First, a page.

How to Adopt a Pet
by Jennifer Abbasi, Time Out New York contributor , 12/10/2009
Before you succumb to the charms of the frolicking puppies in your local pet-store window, consider this: Last year, more than 20,000 homeless cats and dogs were put to sleep in NYC because no one adopted them. And no, they didn’t come to an early end because of bad behavior. "Most just got a unlucky break in life," explains Jane Hoffman, president of the Mayor’s Alliance for NYC's Animals, which partners with more than 100 of the City’s shelters and rescue groups. “From small to large dogs, active cats to couch potatoes—we've got ’em.” And it’s a good deal, too. Adoption rates range from around $100 to $200 for dogs, and $25 for cats (puppies and kittens may cost more). That fee covers up-to-date vet care, spaying/neutering and vaccinations.
Animal Care & Control
Contracted by the City to accept all animals, AC&C must euthanize to make room: “If someone brought us a lion, we’d have to take him,” says Manhattan-location manager Pedro Rosario. Menagerie though it may be, adoptions are limited to cats, dogs and bunnies. If you’re looking for a pit bull—one of the most intelligent breeds—come here. More “desirable” pets are often sent to one of the other groups.
With its high ceiling, exposed brick and wood furnishings, the brand-new SoHo branch feels more retail than shelter. But fear not—all proceeds from the chic sweaters and cute carriers on display benefit the cats and dogs hanging out. Upstairs you’ll find an animal meet-and-greet lounge, complete with comfy couches and a flat-screen TV, a bathroom sponsored by Fetch restaurant and the city’s largest training room, which you can rent for events.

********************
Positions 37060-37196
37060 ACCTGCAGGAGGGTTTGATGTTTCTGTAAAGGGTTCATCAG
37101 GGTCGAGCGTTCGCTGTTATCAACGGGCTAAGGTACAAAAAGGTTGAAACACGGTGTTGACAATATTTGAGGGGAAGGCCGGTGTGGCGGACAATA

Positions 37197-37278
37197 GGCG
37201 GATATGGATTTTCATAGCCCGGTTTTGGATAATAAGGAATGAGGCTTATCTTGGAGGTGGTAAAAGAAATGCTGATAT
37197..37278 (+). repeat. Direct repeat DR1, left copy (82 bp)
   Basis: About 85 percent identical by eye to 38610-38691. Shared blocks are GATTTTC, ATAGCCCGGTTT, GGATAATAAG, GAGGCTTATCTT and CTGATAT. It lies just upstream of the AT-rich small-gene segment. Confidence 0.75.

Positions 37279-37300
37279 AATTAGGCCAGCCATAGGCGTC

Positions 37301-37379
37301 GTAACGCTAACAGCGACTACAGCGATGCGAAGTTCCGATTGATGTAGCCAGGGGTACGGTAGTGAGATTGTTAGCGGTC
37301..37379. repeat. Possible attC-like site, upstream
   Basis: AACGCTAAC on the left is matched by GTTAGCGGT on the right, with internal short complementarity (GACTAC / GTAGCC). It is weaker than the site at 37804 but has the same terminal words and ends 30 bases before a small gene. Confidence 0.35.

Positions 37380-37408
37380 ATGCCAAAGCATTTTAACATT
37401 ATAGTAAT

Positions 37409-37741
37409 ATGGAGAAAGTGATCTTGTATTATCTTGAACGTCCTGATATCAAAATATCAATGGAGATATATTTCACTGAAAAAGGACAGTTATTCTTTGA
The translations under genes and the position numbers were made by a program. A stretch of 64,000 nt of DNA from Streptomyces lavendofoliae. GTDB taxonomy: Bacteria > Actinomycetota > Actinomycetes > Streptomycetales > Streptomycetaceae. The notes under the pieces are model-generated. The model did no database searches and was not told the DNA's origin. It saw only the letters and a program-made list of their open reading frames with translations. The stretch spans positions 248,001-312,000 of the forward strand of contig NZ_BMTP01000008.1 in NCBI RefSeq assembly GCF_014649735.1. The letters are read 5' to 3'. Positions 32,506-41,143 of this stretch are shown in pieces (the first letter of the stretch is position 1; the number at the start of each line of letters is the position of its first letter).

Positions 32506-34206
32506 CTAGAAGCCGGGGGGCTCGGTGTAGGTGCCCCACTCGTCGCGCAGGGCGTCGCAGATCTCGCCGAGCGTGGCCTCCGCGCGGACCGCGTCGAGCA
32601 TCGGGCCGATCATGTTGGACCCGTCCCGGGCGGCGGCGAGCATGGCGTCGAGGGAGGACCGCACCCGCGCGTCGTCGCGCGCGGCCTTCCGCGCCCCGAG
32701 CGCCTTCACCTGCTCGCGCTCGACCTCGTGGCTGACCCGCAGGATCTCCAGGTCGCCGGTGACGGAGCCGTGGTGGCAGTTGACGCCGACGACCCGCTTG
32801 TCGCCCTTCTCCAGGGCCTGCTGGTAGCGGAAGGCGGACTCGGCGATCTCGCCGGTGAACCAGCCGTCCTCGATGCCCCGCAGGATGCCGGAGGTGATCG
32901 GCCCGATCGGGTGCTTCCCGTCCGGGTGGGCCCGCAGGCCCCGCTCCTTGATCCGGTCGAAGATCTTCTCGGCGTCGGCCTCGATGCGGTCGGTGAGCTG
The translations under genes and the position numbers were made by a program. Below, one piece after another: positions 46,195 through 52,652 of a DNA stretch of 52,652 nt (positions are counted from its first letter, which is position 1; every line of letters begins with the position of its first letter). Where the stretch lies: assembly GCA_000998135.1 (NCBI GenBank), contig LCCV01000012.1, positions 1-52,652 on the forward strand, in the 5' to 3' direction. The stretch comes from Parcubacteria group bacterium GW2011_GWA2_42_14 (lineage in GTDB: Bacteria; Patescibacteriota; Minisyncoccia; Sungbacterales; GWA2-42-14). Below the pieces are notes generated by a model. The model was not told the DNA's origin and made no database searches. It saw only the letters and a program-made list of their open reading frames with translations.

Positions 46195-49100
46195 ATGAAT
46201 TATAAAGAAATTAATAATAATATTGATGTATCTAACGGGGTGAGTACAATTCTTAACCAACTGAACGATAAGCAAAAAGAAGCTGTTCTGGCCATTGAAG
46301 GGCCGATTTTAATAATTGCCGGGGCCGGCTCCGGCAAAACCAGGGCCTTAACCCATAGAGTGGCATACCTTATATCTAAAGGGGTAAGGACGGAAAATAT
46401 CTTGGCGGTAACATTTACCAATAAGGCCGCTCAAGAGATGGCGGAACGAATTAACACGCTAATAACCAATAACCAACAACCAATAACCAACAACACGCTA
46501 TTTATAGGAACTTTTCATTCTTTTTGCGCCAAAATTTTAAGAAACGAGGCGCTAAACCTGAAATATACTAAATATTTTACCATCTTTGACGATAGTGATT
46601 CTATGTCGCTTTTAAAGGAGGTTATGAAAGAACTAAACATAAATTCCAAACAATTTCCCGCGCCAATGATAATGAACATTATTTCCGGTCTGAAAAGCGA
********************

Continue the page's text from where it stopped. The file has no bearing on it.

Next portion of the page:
American Society for Prevention of Cruelty to Animals
Top-of-the-line accommodations—clean design, smart plumbing, and special noise- and odor-blocking building materials—make this the five-star hotel of shelters. You won’t see any cages here. Felines hang out in comfy “cat colonies” in the front windows; dogs chill out in small rooms with glass fronts.
Humane Society of New York
Murals of animal alums adorn the lobby, welcoming you to the homiest of the shelters. Warmhearted Bonnie Tischler gives all potential adopters a personal interview to ensure the perfect match. Cats and dogs are on display, but larger dogs that fit your wish list and lifestyle are brought to you, so your first impression is interacting with them. A rooftop run keeps dogs agile, and the guy who trained Sandy from the musical Annie provides “behavior” cases with lifelong consultations.
The name means “stay a while” in Scottish, but the staff works hard to make it only a pit stop for its furry friends. Newly built cat “resorts” in the front window bring potential adopters off the street.
BARC: Brooklyn Animal Resource Coalition
This no-kill shelter has its origins as a pet shop, but as artists in the neighborhood began bringing in strays, it evolved from a small rescue group to a full-fledged abandoned animal haven in 1987. Because BARC has a policy not to turn away any pets, you’ll find disabled and elderly animals, plus a large population of pit bulls, since most other shelters won’t take them in. In addition to a seeing potential pets in a meet-and-greet area, you can also sign up as a volunteer to help walk the dogs (Mon., Tue., Thu., 9am–noon, 5–7:30pm; Wed., Fri.–Sun., 9am–noon) and get better acquainted with them. A small pet-supply store in the same building makes this one-stop shopping when you decide to take an animal home.